Until today, all I had to titillate this ungodly attraction would be shopping trips in Manhattan with Natasha where I would become overwhelmed as we walked past the shop girls sporting their field of silky wisps lip hair as they shouted "next"! Now there is our friend J.T. (formerly J.W.) with her freshly tattooed on again, off again finger-stache to tease and confuse me further. Just look at that slight upturn of the finely groomed Zapata, it's killing me. All I can say is that it takes big balls to be a real woman like J.T. Her man T.T. couldn't be luckier. Natasha, are you reading this, is there an Errol Flynn, Chaplin or Selleck in our future?
When Thérèse saw our beautifully strange crop of Mexican cilantro growing on our deck (see above) she insisted on cooking us Mexican food to celebrate it. Who were we to deny her? We hadn't used the shiny, spiky leaves for anything yet and were still amazed that the tiny leaf we bought then was such a huge prickly bush of a plant now.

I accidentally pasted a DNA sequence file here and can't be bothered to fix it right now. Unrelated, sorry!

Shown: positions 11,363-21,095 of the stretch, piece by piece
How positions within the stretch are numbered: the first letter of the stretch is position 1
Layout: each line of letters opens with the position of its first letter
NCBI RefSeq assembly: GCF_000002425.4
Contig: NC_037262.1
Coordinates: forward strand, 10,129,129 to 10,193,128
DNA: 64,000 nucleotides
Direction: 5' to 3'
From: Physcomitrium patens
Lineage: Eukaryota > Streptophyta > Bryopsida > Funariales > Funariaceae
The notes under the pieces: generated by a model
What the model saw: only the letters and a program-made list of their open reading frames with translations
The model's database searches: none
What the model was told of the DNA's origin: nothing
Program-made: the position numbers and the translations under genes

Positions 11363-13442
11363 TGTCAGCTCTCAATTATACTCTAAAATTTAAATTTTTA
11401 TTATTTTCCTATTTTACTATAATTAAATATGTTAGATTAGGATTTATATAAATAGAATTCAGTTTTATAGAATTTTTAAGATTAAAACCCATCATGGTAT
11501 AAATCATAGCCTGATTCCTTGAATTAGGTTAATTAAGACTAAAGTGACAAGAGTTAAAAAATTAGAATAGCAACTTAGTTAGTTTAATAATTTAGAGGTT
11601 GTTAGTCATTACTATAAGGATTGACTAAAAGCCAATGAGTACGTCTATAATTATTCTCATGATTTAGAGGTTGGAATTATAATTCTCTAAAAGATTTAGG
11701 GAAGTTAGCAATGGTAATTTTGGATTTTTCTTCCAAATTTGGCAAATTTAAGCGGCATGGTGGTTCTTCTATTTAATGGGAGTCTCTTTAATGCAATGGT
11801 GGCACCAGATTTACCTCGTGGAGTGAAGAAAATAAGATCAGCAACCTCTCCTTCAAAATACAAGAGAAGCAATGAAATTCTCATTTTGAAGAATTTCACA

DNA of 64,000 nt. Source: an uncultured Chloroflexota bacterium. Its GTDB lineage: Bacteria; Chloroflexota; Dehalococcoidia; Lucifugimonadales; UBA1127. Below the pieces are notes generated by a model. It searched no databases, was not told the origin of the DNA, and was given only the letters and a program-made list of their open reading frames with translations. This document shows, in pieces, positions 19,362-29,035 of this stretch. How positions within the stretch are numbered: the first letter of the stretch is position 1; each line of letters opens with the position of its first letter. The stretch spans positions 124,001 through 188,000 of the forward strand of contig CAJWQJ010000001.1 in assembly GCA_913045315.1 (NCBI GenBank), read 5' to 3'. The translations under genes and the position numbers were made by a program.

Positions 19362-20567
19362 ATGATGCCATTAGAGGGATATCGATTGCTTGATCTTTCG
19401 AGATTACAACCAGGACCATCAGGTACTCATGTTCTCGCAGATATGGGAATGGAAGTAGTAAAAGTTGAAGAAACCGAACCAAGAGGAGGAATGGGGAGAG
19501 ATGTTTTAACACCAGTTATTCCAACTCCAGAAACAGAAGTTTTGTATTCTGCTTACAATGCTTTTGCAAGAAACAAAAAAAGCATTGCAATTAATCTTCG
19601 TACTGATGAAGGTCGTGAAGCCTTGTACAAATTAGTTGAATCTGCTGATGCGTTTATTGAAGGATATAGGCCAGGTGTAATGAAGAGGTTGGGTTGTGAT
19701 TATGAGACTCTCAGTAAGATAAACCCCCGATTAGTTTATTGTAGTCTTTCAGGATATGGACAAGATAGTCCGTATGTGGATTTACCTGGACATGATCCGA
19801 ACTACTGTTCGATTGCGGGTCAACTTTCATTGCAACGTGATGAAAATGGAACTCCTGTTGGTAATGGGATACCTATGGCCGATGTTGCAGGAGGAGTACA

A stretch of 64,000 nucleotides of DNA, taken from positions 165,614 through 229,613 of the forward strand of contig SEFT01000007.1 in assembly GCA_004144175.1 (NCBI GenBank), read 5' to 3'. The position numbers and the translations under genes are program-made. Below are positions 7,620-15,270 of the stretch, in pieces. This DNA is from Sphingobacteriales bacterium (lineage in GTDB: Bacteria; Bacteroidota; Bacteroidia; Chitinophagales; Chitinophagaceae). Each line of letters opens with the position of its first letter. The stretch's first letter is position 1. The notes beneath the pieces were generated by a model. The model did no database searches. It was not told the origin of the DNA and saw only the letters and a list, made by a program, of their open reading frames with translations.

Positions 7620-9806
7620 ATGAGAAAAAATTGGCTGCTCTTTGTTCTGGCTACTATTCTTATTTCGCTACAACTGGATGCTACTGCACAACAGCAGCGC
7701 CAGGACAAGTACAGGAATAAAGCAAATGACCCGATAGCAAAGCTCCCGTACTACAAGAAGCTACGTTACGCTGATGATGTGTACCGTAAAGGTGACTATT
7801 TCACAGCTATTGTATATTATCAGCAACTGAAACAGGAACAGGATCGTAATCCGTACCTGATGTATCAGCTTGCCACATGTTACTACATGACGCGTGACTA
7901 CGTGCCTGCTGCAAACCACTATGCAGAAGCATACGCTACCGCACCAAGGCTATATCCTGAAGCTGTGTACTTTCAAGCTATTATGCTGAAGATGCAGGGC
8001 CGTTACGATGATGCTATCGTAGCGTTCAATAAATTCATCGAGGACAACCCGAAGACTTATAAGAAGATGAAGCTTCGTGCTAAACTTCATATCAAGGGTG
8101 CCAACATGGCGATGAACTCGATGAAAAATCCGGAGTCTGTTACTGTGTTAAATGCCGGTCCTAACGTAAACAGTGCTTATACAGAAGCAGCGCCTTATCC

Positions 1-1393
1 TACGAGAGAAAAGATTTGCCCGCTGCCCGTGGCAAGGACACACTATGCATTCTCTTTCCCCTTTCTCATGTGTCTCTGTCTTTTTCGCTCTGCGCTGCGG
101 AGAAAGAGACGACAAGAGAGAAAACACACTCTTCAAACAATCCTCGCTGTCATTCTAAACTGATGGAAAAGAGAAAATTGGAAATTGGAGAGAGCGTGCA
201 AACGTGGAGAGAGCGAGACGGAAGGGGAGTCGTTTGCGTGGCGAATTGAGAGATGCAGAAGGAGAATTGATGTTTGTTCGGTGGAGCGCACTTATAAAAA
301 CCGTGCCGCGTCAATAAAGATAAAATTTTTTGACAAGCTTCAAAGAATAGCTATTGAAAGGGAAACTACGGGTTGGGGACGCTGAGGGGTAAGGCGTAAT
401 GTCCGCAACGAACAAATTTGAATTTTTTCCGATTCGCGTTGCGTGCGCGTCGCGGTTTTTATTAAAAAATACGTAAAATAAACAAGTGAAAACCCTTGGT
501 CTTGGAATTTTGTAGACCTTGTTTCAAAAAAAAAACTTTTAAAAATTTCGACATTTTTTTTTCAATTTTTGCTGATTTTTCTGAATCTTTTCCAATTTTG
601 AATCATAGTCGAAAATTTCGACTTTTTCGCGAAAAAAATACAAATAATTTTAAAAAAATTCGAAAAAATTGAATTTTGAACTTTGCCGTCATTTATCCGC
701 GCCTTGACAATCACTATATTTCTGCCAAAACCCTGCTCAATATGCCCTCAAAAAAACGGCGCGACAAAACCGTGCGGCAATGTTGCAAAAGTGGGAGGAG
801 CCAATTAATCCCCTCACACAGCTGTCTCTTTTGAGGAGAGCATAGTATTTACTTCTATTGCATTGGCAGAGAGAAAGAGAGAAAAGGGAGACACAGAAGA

Her beau made the most amazing margheritas I have ever had, with freshly squeezed grapefruit, lime and lemon juice. On the table was homemade everything, down to the tortillas, starting with red tomato salsa, salsa verde, corn with lime, chilis and avocado, sofrito-enhanced red and black beans, and swordfish tacos. We rounded off with some tequila, grapegruit and lime sorbet I made. Thankfully I kept the dessert light this time because we needed the acidity of the sorbet to cut through all the food we ate.
Inspired after that dinner on Sunday night and Brian's mom's homemade tamales on Tuesday, we just had to keep within the Mexican theme for the rest of the week. So for lunch we made our own tortillas with some masa harina and a press borrowed from Thérèse. Michael made a filling with some cannelini beans, fresh chorizo and chicken and we ate them sprinkled with some minced Mexican cilantro, shredded lettuce and a squeeze of lime. As Stefan would say, de-lish!